This hand-coloured chart was created for the French Hydrographic Office (Dépôt des Cartes et Plans de la Marine) and depicts the Indian Ocean, islands and surrounding coastlines. It served as a guide for mariners sailing between Australia and the East Indies.
SignificanceThe chart is an example of the high quality work produced by Jacques-Nicolas Bellin, appointed 'Hydrographer to the King' for the French Hydrographic Office. His work provided case studies for chart makers from many other countries, notably Alexander Dalrymple, the first hydrographer to the British Admiralty.
HistoryJacques-Nicolas Bellin (1703 - 1772) worked for the French Hydrographic Office (Dépôt des Cartes et Plans de la Marine) from its inception in 1720 until his death in 1772, rising to the post of Royal Hydrographer. Under his control the Hydrographic Office developed a reputation for the quality of its charts. This chart is dated 1757 and probably originally formed part of Hydrographie Francoise, published in two folio volumes between 1756 and 1765. Note that the Prime Meridian is based in Paris.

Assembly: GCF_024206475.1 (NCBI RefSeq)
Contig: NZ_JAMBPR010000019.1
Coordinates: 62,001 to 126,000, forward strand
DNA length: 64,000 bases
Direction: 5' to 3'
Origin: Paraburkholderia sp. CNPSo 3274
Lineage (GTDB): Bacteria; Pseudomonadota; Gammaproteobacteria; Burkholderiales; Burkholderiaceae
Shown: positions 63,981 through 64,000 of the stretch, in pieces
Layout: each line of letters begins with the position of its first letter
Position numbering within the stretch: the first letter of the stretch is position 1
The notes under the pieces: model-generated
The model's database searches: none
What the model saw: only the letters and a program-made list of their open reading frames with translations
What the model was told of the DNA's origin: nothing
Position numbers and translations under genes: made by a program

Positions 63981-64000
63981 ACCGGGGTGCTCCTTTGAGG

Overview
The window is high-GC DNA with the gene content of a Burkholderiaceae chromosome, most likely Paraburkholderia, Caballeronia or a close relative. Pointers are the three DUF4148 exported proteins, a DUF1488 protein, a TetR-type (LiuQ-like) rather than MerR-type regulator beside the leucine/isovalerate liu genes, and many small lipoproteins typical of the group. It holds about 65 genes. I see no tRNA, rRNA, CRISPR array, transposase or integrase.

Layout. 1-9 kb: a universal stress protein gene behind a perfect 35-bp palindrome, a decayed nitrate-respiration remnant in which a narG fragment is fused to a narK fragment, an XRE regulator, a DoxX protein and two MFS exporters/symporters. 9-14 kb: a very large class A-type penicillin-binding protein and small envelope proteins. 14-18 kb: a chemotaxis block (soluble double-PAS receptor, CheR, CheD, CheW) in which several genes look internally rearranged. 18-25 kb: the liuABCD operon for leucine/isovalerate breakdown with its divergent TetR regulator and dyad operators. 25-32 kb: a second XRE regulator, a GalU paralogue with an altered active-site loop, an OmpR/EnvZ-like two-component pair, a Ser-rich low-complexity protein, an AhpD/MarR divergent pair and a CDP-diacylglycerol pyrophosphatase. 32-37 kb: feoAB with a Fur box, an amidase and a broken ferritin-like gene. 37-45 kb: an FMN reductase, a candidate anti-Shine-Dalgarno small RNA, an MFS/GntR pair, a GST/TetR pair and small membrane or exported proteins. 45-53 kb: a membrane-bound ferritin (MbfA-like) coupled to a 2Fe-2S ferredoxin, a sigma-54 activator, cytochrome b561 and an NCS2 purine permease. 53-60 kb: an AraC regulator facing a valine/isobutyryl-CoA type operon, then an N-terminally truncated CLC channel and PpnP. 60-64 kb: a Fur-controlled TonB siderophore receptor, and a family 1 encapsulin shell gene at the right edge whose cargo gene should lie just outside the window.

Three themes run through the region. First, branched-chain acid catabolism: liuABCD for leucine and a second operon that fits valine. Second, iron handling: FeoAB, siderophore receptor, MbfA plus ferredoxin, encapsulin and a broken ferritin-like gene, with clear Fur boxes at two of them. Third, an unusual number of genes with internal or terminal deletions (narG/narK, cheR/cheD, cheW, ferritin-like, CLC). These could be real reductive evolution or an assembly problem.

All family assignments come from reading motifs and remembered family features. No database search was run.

Relating to the western sea route to Australia and the East Indies, the chart provides a detailed depiction of the islands and continental coasts which formed the familiar landmarks for mariners sailing to and from the East Indies and Australia.